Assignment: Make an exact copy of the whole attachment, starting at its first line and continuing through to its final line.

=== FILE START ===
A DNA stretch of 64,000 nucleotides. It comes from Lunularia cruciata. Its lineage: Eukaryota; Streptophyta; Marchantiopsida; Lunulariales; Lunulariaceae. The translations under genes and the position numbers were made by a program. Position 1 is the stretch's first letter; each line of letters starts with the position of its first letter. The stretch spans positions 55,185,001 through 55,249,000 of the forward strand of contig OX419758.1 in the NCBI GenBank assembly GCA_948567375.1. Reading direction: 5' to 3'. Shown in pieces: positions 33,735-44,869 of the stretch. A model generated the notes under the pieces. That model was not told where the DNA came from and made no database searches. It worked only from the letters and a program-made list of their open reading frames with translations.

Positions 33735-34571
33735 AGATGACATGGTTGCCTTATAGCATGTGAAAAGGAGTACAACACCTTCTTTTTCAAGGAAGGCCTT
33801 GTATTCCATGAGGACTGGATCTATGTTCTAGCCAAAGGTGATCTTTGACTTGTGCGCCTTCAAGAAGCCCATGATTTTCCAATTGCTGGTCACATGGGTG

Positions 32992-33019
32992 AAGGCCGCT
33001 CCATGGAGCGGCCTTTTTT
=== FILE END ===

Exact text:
A DNA stretch of 64,000 nucleotides. It comes from Lunularia cruciata. Its lineage: Eukaryota; Streptophyta; Marchantiopsida; Lunulariales; Lunulariaceae. The translations under genes and the position numbers were made by a program. Position 1 is the stretch's first letter; each line of letters starts with the position of its first letter. The stretch spans positions 55,185,001 through 55,249,000 of the forward strand of contig OX419758.1 in the NCBI GenBank assembly GCA_948567375.1. Reading direction: 5' to 3'. Shown in pieces: positions 33,735-44,869 of the stretch. A model generated the notes under the pieces. That model was not told where the DNA came from and made no database searches. It worked only from the letters and a program-made list of their open reading frames with translations.

Positions 33735-34571
33735 AGATGACATGGTTGCCTTATAGCATGTGAAAAGGAGTACAACACCTTCTTTTTCAAGGAAGGCCTT
33801 GTATTCCATGAGGACTGGATCTATGTTCTAGCCAAAGGTGATCTTTGACTTGTGCGCCTTCAAGAAGCCCATGATTTTCCAATTGCTGGTCACATGGGTG

Positions 32992-33019
32992 AAGGCCGCT
33001 CCATGGAGCGGCCTTTTTT